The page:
The Evolution of Capital Structure and Operating Performance after Leveraged Buyouts

The following post comes to us from Jonathan Cohn of the Department of Finance at the University of Texas at Austin; Lillian Mills, Professor of Accounting at the University of Texas at Austin; and Erin Towery of the Department of Accounting at the University of Texas at Austin.

In our paper, The Evolution of Capital Structure and Operating Performance after Leveraged Buyouts: Evidence from U.S. Corporate Tax Returns, which was recently made publicly available on SSRN, we study post-LBO financial performance and behavior for approximately the universe of U.S. LBO firms taking place between 1995 and 2007.  We overcome the lack of public financial data for most LBOs firms that has limited prior research by instead analyzing confidential federal corporate tax return data. Since all U.S. corporations, including those that are privately-held, must file tax returns, we can observe post-LBO income and balance sheet information for nearly all U.S. LBO firms.

We use our large, representative sample to test a number of long-standing hypotheses regarding the motivation for LBOs and their role in the economy. Arguably the most influential view on LBOs is that of Jensen (1989), who regards the LBO structure as superior to the structure of the publicly-traded firm. He argues that the concentration of ownership and high level of debt in the LBO structure disciplines managers. The high level of debt eliminates free cash flow that managers might otherwise waste on “empire-building” activities. Indeed, levering up the firm more than would be optimal from a long-term perspective puts pressure on management to earn its way out of the firm’s debt load.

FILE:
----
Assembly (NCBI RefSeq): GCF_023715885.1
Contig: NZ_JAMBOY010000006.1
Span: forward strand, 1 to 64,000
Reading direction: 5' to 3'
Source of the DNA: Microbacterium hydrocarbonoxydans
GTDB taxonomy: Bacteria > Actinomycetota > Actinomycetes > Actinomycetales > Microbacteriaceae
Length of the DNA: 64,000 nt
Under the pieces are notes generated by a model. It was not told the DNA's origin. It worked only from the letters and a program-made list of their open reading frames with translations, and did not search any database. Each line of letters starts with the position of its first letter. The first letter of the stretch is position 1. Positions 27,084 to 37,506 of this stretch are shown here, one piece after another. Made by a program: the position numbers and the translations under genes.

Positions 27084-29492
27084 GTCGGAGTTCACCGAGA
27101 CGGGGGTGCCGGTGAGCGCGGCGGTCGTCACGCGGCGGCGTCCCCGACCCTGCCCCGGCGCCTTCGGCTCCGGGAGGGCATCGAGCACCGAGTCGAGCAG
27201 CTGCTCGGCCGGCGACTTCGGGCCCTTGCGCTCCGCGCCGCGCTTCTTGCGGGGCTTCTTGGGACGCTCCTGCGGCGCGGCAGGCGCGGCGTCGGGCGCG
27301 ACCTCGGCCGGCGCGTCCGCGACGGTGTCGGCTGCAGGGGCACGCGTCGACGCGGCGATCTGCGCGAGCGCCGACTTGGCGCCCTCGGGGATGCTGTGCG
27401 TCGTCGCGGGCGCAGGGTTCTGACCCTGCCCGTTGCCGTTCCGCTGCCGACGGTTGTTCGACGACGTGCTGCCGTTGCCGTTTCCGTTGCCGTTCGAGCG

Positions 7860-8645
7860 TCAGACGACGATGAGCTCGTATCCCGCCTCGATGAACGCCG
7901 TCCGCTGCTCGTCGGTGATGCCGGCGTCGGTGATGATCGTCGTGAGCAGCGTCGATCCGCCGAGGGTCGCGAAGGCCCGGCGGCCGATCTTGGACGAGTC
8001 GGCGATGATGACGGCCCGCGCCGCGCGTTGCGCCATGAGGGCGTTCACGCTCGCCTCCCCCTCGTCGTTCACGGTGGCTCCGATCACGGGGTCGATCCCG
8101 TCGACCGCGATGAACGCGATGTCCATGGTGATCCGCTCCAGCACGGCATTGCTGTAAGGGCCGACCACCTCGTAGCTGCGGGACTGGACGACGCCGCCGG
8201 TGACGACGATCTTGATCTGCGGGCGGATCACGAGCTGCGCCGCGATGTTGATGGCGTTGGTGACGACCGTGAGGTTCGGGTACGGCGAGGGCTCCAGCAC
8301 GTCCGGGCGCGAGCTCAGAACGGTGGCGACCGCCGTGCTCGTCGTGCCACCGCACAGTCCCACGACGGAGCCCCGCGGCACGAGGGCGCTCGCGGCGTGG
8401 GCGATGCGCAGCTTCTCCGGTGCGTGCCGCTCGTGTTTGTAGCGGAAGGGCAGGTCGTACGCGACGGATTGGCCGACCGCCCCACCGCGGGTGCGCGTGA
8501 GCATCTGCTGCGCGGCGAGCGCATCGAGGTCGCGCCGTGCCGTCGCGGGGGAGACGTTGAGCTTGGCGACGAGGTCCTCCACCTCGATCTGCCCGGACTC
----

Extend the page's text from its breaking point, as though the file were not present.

If Jensen’s argument is correct, then we should observe significant improvements in operating performance post-LBO in the 2000s, as firms curtail negative NPV investments. The reduction in the free cash flow problem should also result in less investment. Our operating performance and growth results for the full sample are not consistent with Jensen’s argument. If anything, operating performance declines after LBOs for the average LBO firm, though this decline appears to be at least partially attributable to broader performance trends that also affect peer firms. However, there is weak evidence of a small increase in pre-interest return on sales. The picture regarding investment is less clear. Not only do total assets increase from the year before the buyout to the year of the buyout, they also increase the year after the buyout, though they begin to decline after this point. Our capital structure results fail to support the argument that acquirers lever LBO firms up beyond the long-run optimal level to provide managers incentives to generate cash flow in order to pay down debt. As the results in our paper show, leverage and debt levels, if anything, increase after LBOs.